I have a parent who wants me to feed a 4 month old a whole bottle at 11:30 AM. Typically he does not want to drink it all and he really fusses if I make him. What should I do?
It sounds like baby is telling you he is done eating, and you are listening! One of the biggest concerns parents have is whether their child is getting enough to eat. Infants should decide how much to eat based on internal hunger cues, and should not be forced to finish a bottle when they are showing signs of fullness. The parent’s feeding instructions may be conflicting with the baby’s internal cues because there is either too much breast milk or formula being offered, or the infant is not ready to eat at 11:30 AM.

You can educate the parent about the following feeding guidelines from the American Academy of Pediatrics (www.healthychildren.org):

  • On average, babies will eat 2.5 ounces of formula a day for every pound of body weight
  • Babies will eat about 3 to 4 ounces per feeding during the first month, and will increase the volume by 1 ounce per month until they have reached a maximum of 7 to 8 ounces.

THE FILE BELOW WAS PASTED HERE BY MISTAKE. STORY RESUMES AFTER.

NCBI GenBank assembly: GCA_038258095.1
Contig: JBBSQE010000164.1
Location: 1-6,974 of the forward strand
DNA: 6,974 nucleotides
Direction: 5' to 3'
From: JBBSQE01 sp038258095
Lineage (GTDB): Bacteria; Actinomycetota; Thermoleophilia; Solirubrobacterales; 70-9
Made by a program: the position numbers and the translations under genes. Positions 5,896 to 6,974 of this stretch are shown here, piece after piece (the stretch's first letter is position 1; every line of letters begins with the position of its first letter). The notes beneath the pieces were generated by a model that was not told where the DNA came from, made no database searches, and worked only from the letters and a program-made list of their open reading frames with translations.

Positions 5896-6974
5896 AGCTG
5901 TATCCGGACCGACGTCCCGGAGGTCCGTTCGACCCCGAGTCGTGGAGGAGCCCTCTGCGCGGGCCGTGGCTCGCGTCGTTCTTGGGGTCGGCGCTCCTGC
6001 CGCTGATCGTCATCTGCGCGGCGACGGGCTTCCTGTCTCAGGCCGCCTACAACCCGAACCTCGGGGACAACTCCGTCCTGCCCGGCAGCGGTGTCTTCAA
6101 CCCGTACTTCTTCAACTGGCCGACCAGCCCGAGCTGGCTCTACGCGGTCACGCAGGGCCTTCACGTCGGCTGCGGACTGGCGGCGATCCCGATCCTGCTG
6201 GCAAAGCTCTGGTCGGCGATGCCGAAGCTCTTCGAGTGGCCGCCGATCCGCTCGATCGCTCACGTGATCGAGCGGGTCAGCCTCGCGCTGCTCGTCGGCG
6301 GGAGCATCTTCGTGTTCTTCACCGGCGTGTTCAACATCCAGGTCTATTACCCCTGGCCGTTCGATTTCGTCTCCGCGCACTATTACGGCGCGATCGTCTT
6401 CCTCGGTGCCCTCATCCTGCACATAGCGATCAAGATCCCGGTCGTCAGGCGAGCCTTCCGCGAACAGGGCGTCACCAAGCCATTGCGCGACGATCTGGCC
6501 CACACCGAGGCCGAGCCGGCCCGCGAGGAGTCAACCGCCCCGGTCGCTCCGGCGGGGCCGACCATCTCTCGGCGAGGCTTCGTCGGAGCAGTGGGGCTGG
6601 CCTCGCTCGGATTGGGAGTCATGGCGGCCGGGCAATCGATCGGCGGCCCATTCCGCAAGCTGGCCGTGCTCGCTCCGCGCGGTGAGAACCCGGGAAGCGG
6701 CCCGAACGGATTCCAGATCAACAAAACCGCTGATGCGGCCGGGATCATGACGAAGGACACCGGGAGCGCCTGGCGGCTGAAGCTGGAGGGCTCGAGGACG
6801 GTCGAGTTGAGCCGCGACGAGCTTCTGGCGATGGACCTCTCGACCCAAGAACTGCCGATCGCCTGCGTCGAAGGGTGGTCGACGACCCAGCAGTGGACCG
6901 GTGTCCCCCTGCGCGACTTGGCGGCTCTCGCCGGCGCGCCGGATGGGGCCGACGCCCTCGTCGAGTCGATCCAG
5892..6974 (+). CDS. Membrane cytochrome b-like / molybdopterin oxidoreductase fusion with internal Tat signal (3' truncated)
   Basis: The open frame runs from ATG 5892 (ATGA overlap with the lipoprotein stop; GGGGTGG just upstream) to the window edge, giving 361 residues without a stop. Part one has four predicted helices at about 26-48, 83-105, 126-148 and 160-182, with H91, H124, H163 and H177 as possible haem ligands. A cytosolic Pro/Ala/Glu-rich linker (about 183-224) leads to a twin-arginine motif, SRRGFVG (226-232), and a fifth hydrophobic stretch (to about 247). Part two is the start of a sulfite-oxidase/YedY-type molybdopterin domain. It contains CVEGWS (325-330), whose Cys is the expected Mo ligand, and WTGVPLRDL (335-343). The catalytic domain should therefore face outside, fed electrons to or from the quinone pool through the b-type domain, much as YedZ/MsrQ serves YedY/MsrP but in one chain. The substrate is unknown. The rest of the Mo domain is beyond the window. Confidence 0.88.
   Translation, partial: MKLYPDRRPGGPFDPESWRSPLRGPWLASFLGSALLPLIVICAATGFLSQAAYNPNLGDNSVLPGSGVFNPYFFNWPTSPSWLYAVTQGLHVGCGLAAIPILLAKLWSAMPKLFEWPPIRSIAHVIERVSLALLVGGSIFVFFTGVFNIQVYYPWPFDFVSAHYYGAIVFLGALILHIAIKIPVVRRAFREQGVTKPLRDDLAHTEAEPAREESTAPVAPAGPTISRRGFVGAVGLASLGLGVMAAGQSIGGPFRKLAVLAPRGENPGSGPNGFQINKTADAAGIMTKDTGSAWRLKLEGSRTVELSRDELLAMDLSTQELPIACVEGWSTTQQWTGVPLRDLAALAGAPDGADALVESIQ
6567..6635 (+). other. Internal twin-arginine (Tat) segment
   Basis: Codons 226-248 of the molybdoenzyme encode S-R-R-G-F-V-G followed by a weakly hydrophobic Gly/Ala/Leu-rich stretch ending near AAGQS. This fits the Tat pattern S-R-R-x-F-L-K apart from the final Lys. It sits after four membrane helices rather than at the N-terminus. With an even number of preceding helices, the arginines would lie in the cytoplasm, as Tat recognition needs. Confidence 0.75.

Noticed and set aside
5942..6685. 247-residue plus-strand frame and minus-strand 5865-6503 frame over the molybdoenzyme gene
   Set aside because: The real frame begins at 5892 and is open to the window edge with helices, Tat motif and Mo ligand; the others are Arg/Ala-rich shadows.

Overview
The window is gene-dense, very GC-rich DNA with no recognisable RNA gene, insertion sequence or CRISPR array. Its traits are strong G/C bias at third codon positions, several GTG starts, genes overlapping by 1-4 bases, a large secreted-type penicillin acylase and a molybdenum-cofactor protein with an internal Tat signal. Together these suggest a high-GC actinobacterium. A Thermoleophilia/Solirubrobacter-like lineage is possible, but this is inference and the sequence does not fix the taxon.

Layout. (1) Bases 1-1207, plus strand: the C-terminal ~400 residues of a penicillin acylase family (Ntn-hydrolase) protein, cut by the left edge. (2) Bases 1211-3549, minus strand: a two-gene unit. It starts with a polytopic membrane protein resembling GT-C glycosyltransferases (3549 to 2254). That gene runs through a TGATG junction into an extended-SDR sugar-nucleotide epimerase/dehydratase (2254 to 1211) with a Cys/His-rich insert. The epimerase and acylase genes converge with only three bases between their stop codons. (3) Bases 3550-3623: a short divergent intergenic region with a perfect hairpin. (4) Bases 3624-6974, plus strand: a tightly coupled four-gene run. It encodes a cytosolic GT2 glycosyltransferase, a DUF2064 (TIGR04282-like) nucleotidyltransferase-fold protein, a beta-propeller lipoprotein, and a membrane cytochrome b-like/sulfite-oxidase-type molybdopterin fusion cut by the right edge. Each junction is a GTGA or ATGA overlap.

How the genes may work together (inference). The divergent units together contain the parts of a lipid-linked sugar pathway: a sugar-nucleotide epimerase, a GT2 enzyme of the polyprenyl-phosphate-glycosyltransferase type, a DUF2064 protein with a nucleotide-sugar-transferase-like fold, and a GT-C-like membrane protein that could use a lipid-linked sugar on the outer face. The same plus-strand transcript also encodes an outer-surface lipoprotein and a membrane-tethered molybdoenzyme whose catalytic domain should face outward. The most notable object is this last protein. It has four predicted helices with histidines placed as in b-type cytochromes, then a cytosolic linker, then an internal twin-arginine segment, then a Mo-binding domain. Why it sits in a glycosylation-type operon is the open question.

• By 6 months, infants will likely eat 6-8 ounces at 4 or 5 feedings over 24 hours.

These are general guidelines, and it’s normal for an infant’s intake to vary from day to day. As baby grows older and the volume of breast milk or formula eaten at each feeding increases, their natural feeding schedule will change to allow more time between feedings. He may no longer be ready for a bottle at 11:30 AM, and you can help the parent identify baby’s hunger signals and work with him or her to adjust the feeding schedule.

If you think the parent is asking you to feed the whole bottle because they are concerned about “wasting” leftover breast milk or formula, ask them to provide 5-6 ounces of milk or formula for each feeding, along with a few additional bottles containing 1-2 ounces in case baby is hungry for more.

Encouraging infants to continue eating after they are full can set the stage for overeating and obesity later in life. Don’t be afraid to educate parents in a positive, supportive way. However, if the parent reports continued feeding problems, encourage them to talk to their pediatrician.

This post was written by Monica Griffin, MS, RD, LD.